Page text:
35
Trends in Cards
Sources Pelorus Group, Mercator, Financial
Insights, Tower BBD Projections
36
Card Processing Flow
Purchases Item
Consumer (Card-Holder)
Card Issuer
Merchant
Consumers Acct
Sales Draft Info
Authorization
On-Line
Authorization
Authorization
Sales Draft Info
Sales Draft Info
Acquirer/Processor (Merchant Bank)
National Credit Card Network
Card-Issuing Bank
37
  • Payments
  • Risk

38
Trends in Risk
  • Internet other new technologies have enabled
    new types of payments fraud other illicit
    activities
  • Counterfeiting cash checks
  • Cyber crime phishing, pharming, kiting, etc.
  • ID theft
  • Malicious hacking denial of service
  • Global terrorism other international crimes
    have led to new laws regulations affecting
    payments
  • OFAC, AML, USA Patriot Act
  • Risk characteristics of emerging payment methods
    must be assessed to ensure controls are effective
    efficient

39
Fraud and Risk in Retail Payments
  • ACH
  • Returns reporting gives Originating Depository
    Financial Institutions (ODFIs) a way to identify
    potential ACH fraud or problem accounts
  • Risk origination monitoring service provides
    ODFIs with enhanced control, flexibility and
    automation in monitoring the risks associated
    with originating ACH payments
  • Check 21
  • FedReceipt/PlusSM reduces return risk by
    expediting items (for BOFD)
  • FedReturnSM improves fraud mitigation through
    expedited return item clearing

40
  • Looking
  • Forward

41
Convergence Business Issues
  • Which rule set will dominate? check law or ACH
    rules?
  • How will business payments be integrated
    electronically?
  • Which emerging payments will prevail?
  • Are consumer needs and expectations being met?
  • Other variables
  • Inter-bank fees and services
  • Ultimate cost benefit vis-à-vis other
    alternatives
  • Managing across silos

42
Payment Types that Meet Criteria will Dominate
  • Productivity
  • Efficiency, cost reduction, STP/fewer exceptions
  • Value
  • Mix of pricing, timing, settlement, high/low
    value will determine which payment types prevail
  • Risk Mitigation
  • Are the appropriate tools in place? Is the price
    right?

43
Contact Information
  • Jim McKee
  • Senior Vice President
  • Federal Reserve Retail Payments Office
  • E-mail
  • james.m.mckee_at_atl.frb.org
  • Phone
  • 404-498-8894

44
  • Additional Resources

45
Payments Information On-Line
  • Federal Reserve Board studies and regulations
  • http//www.federalreserve.gov/paymentsys.htm
  • Federal Reserve Bank of Kansas
  • http//www.kansascityfed.org/home/subwebs.cfm?subW
    eb9
  • Federal Reserve Bank of Chicago
  • http//www.chicagofed.org/emerging_payments_and_po
    licy/emerging_payments_and_policy_index.cfm

46
Payments Information On-Line
  • Noncash Payments Trends in United States
    2000-2003
  • Federal Reserve System, www.frbservices.org
  • Barriers to Acceptance of Electronic Benefits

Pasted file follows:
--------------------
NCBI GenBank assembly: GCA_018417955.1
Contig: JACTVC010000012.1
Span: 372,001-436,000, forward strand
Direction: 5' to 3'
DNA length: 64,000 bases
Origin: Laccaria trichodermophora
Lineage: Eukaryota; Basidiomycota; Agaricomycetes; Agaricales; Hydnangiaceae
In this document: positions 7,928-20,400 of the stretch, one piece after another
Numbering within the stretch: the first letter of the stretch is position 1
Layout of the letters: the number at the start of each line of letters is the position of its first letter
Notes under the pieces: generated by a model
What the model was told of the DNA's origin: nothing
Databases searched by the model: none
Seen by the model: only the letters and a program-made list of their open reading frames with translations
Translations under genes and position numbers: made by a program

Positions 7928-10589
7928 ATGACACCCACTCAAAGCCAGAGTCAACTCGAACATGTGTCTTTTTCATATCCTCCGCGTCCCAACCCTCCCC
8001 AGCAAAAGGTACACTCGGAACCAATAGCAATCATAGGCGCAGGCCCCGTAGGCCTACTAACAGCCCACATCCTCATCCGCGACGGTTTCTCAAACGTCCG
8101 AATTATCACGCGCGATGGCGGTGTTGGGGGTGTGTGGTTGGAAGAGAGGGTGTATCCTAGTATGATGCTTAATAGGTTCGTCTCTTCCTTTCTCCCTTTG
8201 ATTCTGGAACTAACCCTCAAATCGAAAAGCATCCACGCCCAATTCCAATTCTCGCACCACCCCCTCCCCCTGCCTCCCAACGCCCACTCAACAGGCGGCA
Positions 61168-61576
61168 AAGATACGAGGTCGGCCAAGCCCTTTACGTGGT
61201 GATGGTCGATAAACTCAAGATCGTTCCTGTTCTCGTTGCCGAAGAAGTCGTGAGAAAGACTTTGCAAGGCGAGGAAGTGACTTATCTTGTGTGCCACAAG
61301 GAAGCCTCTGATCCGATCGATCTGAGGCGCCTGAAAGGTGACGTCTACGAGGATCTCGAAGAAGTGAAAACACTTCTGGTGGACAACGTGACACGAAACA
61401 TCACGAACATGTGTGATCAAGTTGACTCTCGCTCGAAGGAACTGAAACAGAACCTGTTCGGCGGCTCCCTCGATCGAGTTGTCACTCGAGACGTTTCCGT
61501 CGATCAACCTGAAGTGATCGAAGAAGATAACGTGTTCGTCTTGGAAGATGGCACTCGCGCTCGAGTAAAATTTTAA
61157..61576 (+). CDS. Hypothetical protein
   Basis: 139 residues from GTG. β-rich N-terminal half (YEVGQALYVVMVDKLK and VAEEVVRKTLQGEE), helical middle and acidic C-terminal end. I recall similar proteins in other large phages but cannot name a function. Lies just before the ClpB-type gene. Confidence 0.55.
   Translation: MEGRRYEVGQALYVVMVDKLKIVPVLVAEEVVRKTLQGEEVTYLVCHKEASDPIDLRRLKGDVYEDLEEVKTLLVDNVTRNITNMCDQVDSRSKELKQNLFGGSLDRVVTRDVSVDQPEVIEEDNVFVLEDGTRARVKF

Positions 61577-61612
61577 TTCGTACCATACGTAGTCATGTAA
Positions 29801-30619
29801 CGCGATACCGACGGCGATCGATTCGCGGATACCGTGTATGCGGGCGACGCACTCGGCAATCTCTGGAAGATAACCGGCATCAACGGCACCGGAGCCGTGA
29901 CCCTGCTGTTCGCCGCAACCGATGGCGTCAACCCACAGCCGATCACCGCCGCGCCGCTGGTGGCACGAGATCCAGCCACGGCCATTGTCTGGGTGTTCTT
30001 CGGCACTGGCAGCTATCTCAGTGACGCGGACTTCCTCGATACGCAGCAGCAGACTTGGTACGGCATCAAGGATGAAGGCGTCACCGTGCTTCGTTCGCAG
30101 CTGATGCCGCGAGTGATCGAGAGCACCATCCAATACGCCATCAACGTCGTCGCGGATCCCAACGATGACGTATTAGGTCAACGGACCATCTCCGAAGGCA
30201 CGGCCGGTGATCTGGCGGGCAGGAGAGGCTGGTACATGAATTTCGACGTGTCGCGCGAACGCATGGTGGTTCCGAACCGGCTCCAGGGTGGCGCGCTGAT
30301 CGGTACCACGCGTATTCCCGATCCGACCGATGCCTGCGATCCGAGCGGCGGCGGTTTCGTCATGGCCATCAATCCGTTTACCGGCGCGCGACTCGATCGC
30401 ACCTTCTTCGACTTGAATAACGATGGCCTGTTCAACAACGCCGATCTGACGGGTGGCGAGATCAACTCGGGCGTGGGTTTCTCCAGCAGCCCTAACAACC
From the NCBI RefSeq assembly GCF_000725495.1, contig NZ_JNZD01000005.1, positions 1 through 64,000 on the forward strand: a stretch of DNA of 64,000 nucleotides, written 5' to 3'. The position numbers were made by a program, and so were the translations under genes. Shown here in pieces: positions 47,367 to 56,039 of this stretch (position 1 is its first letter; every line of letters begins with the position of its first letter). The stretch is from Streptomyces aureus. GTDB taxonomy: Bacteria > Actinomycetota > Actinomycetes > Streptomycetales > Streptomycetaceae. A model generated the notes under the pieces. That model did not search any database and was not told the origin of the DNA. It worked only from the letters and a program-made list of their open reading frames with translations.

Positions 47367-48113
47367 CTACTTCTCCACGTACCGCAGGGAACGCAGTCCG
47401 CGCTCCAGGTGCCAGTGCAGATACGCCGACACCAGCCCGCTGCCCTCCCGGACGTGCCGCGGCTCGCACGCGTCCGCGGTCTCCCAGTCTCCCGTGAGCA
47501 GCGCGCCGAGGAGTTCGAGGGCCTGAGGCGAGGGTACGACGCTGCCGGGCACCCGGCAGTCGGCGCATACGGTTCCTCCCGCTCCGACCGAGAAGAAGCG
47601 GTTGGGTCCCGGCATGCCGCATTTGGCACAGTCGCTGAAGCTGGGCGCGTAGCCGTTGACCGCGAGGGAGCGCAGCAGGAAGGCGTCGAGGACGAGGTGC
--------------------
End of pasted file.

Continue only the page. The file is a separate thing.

Payments
  • U.S. Treasury, www.ustreas.gov
  • CyberAtlas
  • http//www.clickz.com/stats/sectors/traffic_patter
    ns/article.php/3446641
  • Business to Business Payments 2004 Survey of
    Members and Electronic Payments Study 2006
    Survey on Payments Risk
  • Association for Financial Professionals (AFP),
    www.afponline.org
  • Grant-Thornton 2005 Survey of U.S. Community
    Banks
  • http//www.grantthornton.com/
  • 2005 Cash Management Middle Market Monitor and
    Fraud and Disbursement PracticesPositive Pay
    Pays
  • http//www.phoenixhecht.com/Publications.html
  • ICBA 2005 Community Bank Technology survey
    results
  • ICBA 2006 Community Bank Payments survey results
  • http//www.icba.org/

47
Payments Information On-Line
  • Card-based Payment
  • www.visa.com
  • www.mastercard.com
  • www.cardforum.com
  • www.cardweb.com
  • www.CardTechnology.com
  • Electronic Payments
  • www.epnn.com
  • www.digitaltransactions.net
  • www.nacha.org

48
Federal Reserve Value-Added Services Check
  • Check 21 Product Suite
  • FedForwardSM supports electronic clearing
    process
  • FedReceiptSM enables straight-through
    electronic check processing for a portion of
    inclearings or returns
  • FedReceipt PlusSM presents all eligible items
    in an image cash letter in lieu of a paper cash
    letter presentment
  • FedReturnSM helps customers transform their
    outbound returns processing operations
  • Fore more information
  • http//www.frbservices.org/Retail/Check21.html

49
Federal Reserve Value-Added Services ACH
  • Risk Management Services
  • FedACH Risk Origination Monitoring Service
  • FedACH Risk Returns Reporting Service
  • FedACH International Services
  • Canada ConnectionSM
  • Directo a MéxicoSM
  • Transatlantic Service
  • New EDI conversion facility in development
  • For more information
  • http//www.frbservices.org/Retail/fedach.html